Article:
Storytelling, Preaching, and Power in Mamluk Cairo *

Jonathan Berkey
Storytelling, Preaching, and Power in Mamluk Cairo * I As with many other Islamic institutions, the origins of the qa≠ ss˛ (storyteller) and the wa≠ 'iz˛ (preacher) are obscure. 1 However, from an early point in the Islamic period, storytellers and popular preachers became the principal channel of instruction for the common people, those not engaged in a rigorous course of study of the religious sciences under the supervision of one or more scholars. 2 By the sixth/twelfth century, the Hanbali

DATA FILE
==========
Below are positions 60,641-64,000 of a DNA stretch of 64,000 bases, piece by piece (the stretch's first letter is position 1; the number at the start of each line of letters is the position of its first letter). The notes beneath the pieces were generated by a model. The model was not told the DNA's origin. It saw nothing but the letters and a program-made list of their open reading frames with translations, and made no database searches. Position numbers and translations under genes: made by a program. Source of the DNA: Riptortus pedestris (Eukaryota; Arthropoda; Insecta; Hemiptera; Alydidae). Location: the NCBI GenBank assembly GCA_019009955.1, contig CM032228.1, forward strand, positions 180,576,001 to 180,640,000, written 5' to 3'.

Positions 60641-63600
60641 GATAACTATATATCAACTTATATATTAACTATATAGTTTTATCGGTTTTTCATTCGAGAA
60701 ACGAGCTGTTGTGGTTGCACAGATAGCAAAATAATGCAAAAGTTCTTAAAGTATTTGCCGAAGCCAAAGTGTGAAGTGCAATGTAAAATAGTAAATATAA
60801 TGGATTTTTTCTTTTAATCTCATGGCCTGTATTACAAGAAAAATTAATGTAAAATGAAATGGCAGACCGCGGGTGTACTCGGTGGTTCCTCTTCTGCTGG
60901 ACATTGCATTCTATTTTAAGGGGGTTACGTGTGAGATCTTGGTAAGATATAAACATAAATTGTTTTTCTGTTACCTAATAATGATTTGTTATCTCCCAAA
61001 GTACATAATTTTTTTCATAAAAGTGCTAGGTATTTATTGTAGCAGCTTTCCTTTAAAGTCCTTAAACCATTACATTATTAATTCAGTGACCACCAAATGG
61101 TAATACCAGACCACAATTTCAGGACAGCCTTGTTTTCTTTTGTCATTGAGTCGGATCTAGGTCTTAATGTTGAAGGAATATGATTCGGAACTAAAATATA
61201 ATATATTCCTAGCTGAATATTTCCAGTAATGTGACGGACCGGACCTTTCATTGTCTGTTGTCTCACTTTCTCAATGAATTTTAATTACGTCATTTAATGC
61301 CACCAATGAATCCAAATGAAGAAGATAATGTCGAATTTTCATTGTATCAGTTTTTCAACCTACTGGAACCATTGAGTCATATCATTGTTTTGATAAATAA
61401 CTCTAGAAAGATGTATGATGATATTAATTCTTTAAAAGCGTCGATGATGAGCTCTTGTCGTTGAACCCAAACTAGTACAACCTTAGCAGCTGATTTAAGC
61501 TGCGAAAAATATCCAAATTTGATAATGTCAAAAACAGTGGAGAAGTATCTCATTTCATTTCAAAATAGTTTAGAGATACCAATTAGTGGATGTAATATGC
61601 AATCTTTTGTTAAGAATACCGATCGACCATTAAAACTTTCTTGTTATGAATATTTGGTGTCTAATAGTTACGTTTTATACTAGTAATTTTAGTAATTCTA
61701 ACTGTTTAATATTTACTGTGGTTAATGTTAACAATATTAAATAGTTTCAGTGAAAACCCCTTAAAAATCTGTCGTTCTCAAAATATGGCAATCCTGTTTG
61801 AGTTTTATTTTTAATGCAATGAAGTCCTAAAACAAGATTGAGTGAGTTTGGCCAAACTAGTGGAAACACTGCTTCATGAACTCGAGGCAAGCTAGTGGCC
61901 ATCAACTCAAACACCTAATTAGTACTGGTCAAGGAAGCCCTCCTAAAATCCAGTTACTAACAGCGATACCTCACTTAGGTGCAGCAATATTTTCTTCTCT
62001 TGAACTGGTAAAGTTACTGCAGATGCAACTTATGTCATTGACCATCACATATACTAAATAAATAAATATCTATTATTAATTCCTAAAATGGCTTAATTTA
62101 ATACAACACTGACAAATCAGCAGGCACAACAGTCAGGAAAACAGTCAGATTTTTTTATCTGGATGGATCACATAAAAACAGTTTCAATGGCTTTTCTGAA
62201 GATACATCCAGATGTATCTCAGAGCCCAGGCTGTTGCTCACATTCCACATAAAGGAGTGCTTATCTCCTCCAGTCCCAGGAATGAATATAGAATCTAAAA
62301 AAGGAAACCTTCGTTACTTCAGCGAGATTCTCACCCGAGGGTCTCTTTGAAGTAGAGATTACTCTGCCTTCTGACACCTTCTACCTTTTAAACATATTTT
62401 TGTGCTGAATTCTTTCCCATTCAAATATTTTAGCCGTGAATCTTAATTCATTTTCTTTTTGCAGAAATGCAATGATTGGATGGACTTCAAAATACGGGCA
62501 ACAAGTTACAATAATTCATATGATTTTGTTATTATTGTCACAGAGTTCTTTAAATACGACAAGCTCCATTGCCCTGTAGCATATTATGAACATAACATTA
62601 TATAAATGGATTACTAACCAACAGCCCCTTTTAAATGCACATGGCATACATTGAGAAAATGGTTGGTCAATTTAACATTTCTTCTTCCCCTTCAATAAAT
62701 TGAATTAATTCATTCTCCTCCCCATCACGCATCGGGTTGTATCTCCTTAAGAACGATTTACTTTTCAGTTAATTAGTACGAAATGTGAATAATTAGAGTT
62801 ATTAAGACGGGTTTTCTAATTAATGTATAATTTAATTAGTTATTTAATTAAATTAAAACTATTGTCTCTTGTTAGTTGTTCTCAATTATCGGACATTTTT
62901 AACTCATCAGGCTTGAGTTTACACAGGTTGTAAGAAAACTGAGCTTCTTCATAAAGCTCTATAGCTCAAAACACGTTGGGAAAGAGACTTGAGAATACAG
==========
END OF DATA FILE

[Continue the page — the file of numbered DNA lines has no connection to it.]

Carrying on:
more » ... urist and theologian Ibn al-Jawz|, whose famous treatise on the storytellers, Kita≠ b al-Qussą≠ s˛ wa-al-Mudhakkir|n ("The Book of Storytellers and Those Who Remind [People of God's Blessings]"), sought to rein in their excesses and set proper bounds for the material which they related, acknowledged their important role in the transmission of religious knowledge to the common people (al-'awa≠ mm). Drawing on the ethical injunction related in the Quran in surah 3, verse 104 and elsewhere, he remarked that God had sent prophets "to draw people to the good and warn them against evil," and after them the ulama who are distinguished by their learning ('ilm). "Moreover," he said, "the storytellers and the preachers were also given a place in this order [amr] so as to exhort Middle East Documentation Center. The University of Chicago. * This article is based upon material in my forthcoming book, Popular Preaching and Religious Authority in the Medieval Islamic Near East. My thanks to the University of Washington Press for permission to reproduce it here. 1 Much of the earlier secondary material dwelt upon this issue; see now Khalil 'Athamina, "Al-Qasas: Its Emergence, Religious Origin and Its Socio-Political Impact on Early Muslim Society," Studia Islamica 76 (1992): 53-74. 2 Preaching of course took place on a variety of different levels. At one end of the spectrum, the activity included delivery of a formal sermon (khutbah) at noon on Fridays. Beyond that, however, there was considerable scope for less formal exhortation. The Muslim masses might attend formal Friday services, but might also hear sermons or edifying stories read in other venues as well. In these settings, the individual delivering the sermon or reciting the tale was usually referred to as a wa≠ 'iz˝ (preacher) or qa≠ ss˛ (storyteller). The medieval sources use the terms wa≠ 'iz˝ and qa≠ ss˛ more or less interchangeably to refer to individuals engaged in the delivery of exhortations and the transmission of religious knowledge to the common people. See, for example, Ibn al-Jawz|, Kita≠ b al-Qussą≠ s˛ wa-al-Mudhakkir|n, ed. Merlin Swartz (Beirut, 1986), 11 (Eng. trans., 97-98).